Oil sludge is the result of oxidation and/or contamination of engine oil. It becomes a thick gel that sticks to engine parts, which blocks or hampers oil flow through the engine. It is important to keep that full flow going to prevent placing additional stress on the radiator and the entire engine cooling system. If your oil flow weakens, you’ll notice a reduction in oil pressure and fuel efficiency. Regular oil changes can help you avoid damage to the engine and other expensive parts, such as timing belts and idle controls.
How Is Engine Sludge Formed?
Because engine oil is unstable, it oxidizes when exposed to oxygen and high temperatures. Oxidation can occur quickly when the oil continues to be held at extreme temperatures over an extended period of time. The molecules in engine oil break down during oxidation and combine with dirt, fuel, metallic particles, water, gases, and coolant. This mixture becomes the sticky sludge. This sludge stores heat instead of releasing it, which makes harder work for the radiator and cooling system.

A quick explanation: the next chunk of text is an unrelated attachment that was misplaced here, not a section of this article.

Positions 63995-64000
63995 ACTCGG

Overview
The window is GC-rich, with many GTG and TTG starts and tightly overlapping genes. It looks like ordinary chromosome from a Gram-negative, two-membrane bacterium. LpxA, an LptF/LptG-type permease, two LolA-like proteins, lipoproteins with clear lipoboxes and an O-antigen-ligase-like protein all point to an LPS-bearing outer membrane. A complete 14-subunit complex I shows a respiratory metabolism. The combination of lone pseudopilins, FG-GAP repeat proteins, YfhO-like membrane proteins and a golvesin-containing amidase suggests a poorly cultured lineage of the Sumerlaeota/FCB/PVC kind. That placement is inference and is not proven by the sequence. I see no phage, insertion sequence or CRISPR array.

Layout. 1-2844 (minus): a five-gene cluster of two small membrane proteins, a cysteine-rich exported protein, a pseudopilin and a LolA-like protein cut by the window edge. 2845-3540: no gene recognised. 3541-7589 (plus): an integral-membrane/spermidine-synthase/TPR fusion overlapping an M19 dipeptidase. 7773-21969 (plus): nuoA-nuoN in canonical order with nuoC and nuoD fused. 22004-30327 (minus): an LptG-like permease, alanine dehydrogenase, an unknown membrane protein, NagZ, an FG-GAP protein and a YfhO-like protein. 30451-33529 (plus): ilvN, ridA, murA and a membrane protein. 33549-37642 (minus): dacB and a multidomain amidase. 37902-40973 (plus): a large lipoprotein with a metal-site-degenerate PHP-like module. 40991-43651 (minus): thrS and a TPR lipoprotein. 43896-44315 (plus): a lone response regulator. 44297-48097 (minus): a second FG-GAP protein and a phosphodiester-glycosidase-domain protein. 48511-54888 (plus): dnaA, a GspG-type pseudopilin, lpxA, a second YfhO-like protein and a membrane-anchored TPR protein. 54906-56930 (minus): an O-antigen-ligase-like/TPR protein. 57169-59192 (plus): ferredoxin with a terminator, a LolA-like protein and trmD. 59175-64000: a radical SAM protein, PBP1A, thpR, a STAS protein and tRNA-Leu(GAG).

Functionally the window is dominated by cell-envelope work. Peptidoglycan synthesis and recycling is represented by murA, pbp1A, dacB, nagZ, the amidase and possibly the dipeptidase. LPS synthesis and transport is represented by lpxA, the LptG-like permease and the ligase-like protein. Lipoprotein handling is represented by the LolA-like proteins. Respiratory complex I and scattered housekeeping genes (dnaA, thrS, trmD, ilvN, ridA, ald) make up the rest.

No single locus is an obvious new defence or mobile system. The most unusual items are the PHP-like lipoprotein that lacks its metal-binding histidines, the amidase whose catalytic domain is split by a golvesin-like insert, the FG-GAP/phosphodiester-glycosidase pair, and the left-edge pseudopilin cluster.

Reasons For Sludge Buildup
Motor oil sludge first appears on top of the engine, as well as the valve cover and inside the oil pan. It can then block the siphon on the oil screen and prevent oil circulation in the engine. Buildup can occur when the car is driven repeatedly in heavy traffic. Long periods of stop-and-go driving can contribute, and even frequent driving for short distances can cause sludge.
How to Avoid Buildup Of Engine Sludge
When you start the car, keep an eye on the dashboard. Does the “check engine” or “oil change” light come on? Both can signify that the oil needs to be changed. Additional preventive measures include:
- Consult your owner’s manual for guidelines on how often to change the motor oil and stick to a schedule for changing it. Be sure to have the mechanic check for and clean out any oil sludge as needed.
- Avoid heavy stop-and-go traffic if possible. Take different routes around traffic-clogged streets.
- Check the dashboard gauge often to see if the engine is overheating.
Keep an Eye Out for Signs
You can help keep your car engine purring with regular oil changes and cleaning of sludge buildup. Your car does try to tell you when there’s something wrong, and you can hear what it’s saying by keeping an eye on the gauges and dashboard lights and by listening for any unusual sounds.